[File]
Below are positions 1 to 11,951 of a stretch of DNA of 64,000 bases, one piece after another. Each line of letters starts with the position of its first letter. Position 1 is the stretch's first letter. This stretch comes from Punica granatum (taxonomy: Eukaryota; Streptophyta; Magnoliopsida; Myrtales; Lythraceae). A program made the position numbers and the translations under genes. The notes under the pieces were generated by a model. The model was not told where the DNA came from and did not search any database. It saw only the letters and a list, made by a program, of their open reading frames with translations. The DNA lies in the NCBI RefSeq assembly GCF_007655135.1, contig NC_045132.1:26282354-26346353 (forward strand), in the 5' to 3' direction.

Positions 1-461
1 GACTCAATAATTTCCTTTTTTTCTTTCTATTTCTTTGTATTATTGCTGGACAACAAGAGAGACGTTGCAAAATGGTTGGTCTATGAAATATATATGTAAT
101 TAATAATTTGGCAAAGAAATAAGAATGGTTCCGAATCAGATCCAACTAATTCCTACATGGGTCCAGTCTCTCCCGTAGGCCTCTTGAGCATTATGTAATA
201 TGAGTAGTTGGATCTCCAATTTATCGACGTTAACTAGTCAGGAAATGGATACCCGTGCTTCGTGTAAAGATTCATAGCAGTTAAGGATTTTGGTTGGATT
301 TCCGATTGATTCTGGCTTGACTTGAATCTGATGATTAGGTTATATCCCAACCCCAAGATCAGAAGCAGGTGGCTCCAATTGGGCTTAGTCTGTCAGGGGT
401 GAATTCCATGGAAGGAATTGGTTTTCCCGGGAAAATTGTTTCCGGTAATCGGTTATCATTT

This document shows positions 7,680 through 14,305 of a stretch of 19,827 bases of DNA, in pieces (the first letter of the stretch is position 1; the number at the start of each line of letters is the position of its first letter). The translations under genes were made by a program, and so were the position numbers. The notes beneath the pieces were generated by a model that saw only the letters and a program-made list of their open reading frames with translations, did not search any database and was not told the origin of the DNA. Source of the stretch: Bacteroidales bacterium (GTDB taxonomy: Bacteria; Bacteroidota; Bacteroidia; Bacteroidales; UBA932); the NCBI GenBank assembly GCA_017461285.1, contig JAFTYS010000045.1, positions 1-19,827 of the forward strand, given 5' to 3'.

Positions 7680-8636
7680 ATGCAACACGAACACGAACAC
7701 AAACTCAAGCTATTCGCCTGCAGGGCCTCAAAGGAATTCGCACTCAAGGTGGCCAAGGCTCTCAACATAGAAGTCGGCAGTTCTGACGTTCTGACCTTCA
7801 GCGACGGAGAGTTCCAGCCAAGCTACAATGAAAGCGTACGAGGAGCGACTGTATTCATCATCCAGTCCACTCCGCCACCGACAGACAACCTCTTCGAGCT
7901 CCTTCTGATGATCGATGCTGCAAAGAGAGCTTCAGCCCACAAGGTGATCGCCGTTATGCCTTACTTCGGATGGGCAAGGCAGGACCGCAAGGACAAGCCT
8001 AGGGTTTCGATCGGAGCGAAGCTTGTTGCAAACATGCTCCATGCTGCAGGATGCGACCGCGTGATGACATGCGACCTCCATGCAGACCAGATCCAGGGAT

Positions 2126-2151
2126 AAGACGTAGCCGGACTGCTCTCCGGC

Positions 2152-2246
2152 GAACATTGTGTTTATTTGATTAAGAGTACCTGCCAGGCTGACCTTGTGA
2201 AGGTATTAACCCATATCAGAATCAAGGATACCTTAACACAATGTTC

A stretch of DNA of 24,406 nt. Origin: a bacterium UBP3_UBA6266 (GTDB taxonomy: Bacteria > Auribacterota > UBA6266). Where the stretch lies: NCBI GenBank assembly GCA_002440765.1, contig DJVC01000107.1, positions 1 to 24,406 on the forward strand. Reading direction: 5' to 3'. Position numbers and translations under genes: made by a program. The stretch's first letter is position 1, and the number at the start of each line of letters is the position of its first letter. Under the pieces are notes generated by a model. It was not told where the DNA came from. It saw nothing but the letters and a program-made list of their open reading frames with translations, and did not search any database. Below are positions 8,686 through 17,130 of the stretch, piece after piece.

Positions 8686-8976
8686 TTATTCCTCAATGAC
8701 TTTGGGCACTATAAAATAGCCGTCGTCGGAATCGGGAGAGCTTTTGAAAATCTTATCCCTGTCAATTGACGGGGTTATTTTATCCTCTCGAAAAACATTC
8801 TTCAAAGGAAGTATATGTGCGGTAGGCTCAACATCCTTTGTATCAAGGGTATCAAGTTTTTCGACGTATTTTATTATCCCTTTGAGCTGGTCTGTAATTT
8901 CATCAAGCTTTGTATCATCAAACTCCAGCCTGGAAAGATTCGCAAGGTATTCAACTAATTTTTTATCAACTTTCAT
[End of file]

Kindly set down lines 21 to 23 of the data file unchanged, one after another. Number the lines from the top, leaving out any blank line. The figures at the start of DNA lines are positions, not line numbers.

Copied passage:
Positions 8686-8976
8686 TTATTCCTCAATGAC
8701 TTTGGGCACTATAAAATAGCCGTCGTCGGAATCGGGAGAGCTTTTGAAAATCTTATCCCTGTCAATTGACGGGGTTATTTTATCCTCTCGAAAAACATTC